Biden: U.S. Effort in Iraq Goes On Despite Mission Change

WASHINGTON, Sept. 1, 2010 — Com­bat oper­a­tions may be over in Iraq, but the U.S. mil­i­tary and diplo­mat­ic endeav­or remains, Vice Pres­i­dent Joe Biden said today in Bagh­dad, remind­ing the inter­na­tion­al com­mu­ni­ty of the sig­nif­i­cance of Oper­a­tion New Dawn.

“Oper­a­tion Iraqi Free­dom is over, but Amer­i­can engage­ment with Iraq will con­tin­ue with the mis­sion that begins today,” Biden said. “We are ramp­ing up our civil­ian and diplo­mat­ic efforts to strength­en Iraqi sov­er­eign­ty, sta­bil­i­ty and self-reliance at the very same time we are draw­ing down com­bat forces.” 

Biden spoke to troops at Camp Victory’s al Faw Palace near the Bagh­dad air­port, just before a the U.S. Forces Iraq change-of-com­mand cer­e­mo­ny. The cer­e­mo­ny coin­cid­ed with the mis­sion change from Oper­a­tion Iraqi Free­dom to Oper­a­tion New Dawn. 

Army Gen. Ray­mond T. Odier­no relin­quished his post as com­man­der of all Amer­i­can troops in Iraq. Army Gen. Lloyd J. Austin III is now at the helm of the U.S. mis­sion there, and he will like­ly com­mand the unit through Dec. 31, 2011, when all U.S. forces are sched­uled to be out of Iraq. 

“As the name sug­gests, this cer­e­mo­ny not only marked the change of a com­mand but the start of a dif­fer­ent chap­ter in the rela­tion­ship with Iraq,” Biden said at the cer­e­mo­ny. “Our remain­ing troops — I might add, as com­bat ready, if need be, as any in our mil­i­tary — will advise and assist Iraqi forces, sup­port part­nered coun­tert­er­ror­ism oper­a­tions and pro­tect our mil­i­tary and civil­ian per­son­nel as well as our infrastructure.” 

Few­er than 50,000 U.S. troops will remain in Iraq until the mis­sion offi­cial­ly ends next year. They will serve in an advise-and-assist role for Iraqi secu­ri­ty forces, while civil­ian diplo­mats guide Iraq’s government. 

“With our Iraqi part­ners, our hope is to be able to enhance the ties of trade and com­merce, increase our cul­tur­al and edu­ca­tion­al exchanges, open con­sulates in Bas­ra and Erbil, all to ensure that our engage­ment spans the breadth and length of this coun­try,” the vice pres­i­dent said. “Our diplo­mats will sup­port Iraq’s efforts to build strong ties with their neigh­bors and the wider world while work­ing through the remain­ing oblig­a­tions at the Unit­ed Nations.”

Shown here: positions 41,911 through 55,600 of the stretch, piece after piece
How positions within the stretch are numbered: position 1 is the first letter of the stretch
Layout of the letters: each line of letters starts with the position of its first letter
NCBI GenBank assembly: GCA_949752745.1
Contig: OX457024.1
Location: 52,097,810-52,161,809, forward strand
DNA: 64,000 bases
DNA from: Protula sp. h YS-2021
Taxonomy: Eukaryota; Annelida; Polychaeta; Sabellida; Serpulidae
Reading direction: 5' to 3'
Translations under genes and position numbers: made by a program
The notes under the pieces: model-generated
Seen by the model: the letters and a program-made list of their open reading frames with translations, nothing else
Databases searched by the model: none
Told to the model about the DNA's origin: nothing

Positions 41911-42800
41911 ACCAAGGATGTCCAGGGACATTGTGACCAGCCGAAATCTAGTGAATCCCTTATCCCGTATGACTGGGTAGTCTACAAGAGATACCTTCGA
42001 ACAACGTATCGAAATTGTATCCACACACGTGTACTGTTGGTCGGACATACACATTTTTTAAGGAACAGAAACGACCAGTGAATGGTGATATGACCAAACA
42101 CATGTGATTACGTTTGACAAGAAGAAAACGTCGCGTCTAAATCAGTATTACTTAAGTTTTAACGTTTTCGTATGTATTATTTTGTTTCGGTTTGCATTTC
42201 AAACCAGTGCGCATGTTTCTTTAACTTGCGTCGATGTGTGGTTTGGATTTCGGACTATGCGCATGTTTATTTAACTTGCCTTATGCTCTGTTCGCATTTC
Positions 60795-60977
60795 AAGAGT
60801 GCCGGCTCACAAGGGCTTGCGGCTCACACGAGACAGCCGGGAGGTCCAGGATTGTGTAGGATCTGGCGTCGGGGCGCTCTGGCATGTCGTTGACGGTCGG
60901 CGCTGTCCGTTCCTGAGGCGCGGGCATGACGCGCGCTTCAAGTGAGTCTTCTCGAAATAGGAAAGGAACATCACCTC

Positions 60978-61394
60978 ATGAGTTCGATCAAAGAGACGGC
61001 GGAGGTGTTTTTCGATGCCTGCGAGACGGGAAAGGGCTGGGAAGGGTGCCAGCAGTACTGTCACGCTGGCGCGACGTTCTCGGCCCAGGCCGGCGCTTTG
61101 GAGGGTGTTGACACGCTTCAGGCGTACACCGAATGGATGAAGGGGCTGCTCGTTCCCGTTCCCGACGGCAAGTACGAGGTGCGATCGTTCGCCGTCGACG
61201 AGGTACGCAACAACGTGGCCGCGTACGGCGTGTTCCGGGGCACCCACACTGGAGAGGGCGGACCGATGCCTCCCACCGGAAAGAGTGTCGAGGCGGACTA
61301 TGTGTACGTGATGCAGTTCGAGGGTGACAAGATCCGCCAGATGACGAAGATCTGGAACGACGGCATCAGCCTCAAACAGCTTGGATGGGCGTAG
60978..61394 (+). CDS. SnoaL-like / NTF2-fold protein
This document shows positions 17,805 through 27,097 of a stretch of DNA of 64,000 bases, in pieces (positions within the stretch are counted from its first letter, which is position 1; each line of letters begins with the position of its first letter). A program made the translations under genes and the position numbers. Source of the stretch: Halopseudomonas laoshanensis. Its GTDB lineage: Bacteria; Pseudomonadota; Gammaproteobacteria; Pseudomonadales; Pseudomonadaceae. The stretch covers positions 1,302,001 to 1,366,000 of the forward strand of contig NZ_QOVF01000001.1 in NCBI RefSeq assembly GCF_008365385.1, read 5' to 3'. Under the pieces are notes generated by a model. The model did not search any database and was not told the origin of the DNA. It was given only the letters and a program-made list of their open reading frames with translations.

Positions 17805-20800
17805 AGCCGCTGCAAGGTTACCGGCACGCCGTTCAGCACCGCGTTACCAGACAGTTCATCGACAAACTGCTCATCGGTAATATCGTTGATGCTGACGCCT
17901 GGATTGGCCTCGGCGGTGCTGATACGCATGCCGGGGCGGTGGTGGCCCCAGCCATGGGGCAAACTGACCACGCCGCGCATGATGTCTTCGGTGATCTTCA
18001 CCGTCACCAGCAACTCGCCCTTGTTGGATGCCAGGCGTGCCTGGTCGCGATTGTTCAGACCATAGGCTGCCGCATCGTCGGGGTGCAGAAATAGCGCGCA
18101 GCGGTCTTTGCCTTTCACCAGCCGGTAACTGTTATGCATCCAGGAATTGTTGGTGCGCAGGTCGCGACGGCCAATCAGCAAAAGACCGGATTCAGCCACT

Troop lev­els in Iraq peaked at around 170,000 in 2007 dur­ing the height of the troop surge. More than 4,400 U.S. troops, as well as anoth­er 300 coali­tion ser­vice­mem­bers have lost their lives to com­bat in Iraq. 

“This change of mis­sion, to state the obvi­ous, would nev­er have been pos­si­ble with­out the resolve and tremen­dous sac­ri­fice and com­pe­tence of our mil­i­tary — the finest fight­ing force in the world, and I would argue the finest fight­ing force that ever has exist­ed,” Biden said. 

Biden also praised the efforts and vision of America’s top mil­i­tary lead­ers. He not­ed Defense Sec­re­tary Robert M. Gates’ will­ing­ness to con­tin­ue his ser­vice under Pres­i­dent Barack Oba­ma. Biden also salut­ed the “wis­dom, steady hand and lead­er­ship” of Chair­man of the Joint Chiefs of Staff Navy Adm. Mike Mullen and Army Gen. David H. Petraeus, com­man­der of all U.S. and inter­na­tion­al forces in Afghanistan. 

Petraeus is cred­it­ed with much of the suc­cess in Iraq, hav­ing been the top com­man­der there dur­ing the troop surge of 2007. 

Biden rec­og­nized Odier­no for more than four years of lead­ing forces in Iraq. Odier­no com­mand­ed Multi­na­tion­al Force Iraq and remained through its tran­si­tion to U.S. Forces Iraq, serv­ing as the top mil­i­tary com­man­der there for two straight years. He also com­mand­ed the U.S. Army’s III Corps and Multi­na­tion­al Corps Iraq, serv­ing in Iraq from Dec. 2006 to Feb. 2008. Odier­no also served a year in Iraq in 2004–2005 as com­man­der of the Army’s 4th Infantry Division. 

“This man is not only a war­rior but a diplo­mat in the best Amer­i­can tra­di­tion,” Biden said of Odier­no. “Gen­er­al, four years and five months is an extra­or­di­nary sac­ri­fice for both you and your fam­i­ly. I know how joy­ous your home­com­ing is going to be.” 

More than 1.5 mil­lion U.S. troops deployed to Iraq since 2003, dur­ing which time they’d employed new tac­tics and tech­nol­o­gy to fight extrem­ists and com­bat impro­vised explo­sive devices, Biden said. 

“Our fight­ing men and women were giv­en a mis­sion in Iraq that was as com­pli­cat­ed as any in our his­to­ry,” the vice pres­i­dent said. “The high-speed inva­sion that top­pled a tyrant became a grind­ing strug­gle against vio­lent extremists.” 

Biden also laud­ed Iraqi secu­ri­ty forces, cred­it­ing their efforts through­out the past year in reduc­ing vio­lence in Iraq to its low­est lev­els since 2003. 

Iraqi secu­ri­ty forces are “increas­ing­ly ready to defend their cit­i­zens,” he said. “Because of their com­pe­tence, we have … been able to trans­fer thou­sands of square miles of ter­ri­to­ry and hun­dreds of bases to Iraqi control.” 

Gov­er­nance in Iraq and tran­si­tion­ing secu­ri­ty respon­si­bil­i­ties proves that Amer­i­ca can make good on its com­mit­ments, Biden said. Iraq and its cit­i­zens are on a path to a secure and pros­per­ous future, he added. 

“I pray that all those [Iraqis] scarred by this war in Iraq come to know the balm of last­ing peace,” Biden said, acknowl­edg­ing the Iraqis’ sacrifice. 

Tens of thou­sands of Iraqi civil­ians and secu­ri­ty forces have paid the ulti­mate sac­ri­fice in their fight for sov­er­eign­ty, the vice pres­i­dent said. 

“I believe, I tru­ly believe, that their dark­est days are now behind them,” Biden said. “They have such a great oppor­tu­ni­ty as they step up to it.” 

Source:
U.S. Depart­ment of Defense
Office of the Assis­tant Sec­re­tary of Defense (Pub­lic Affairs) 

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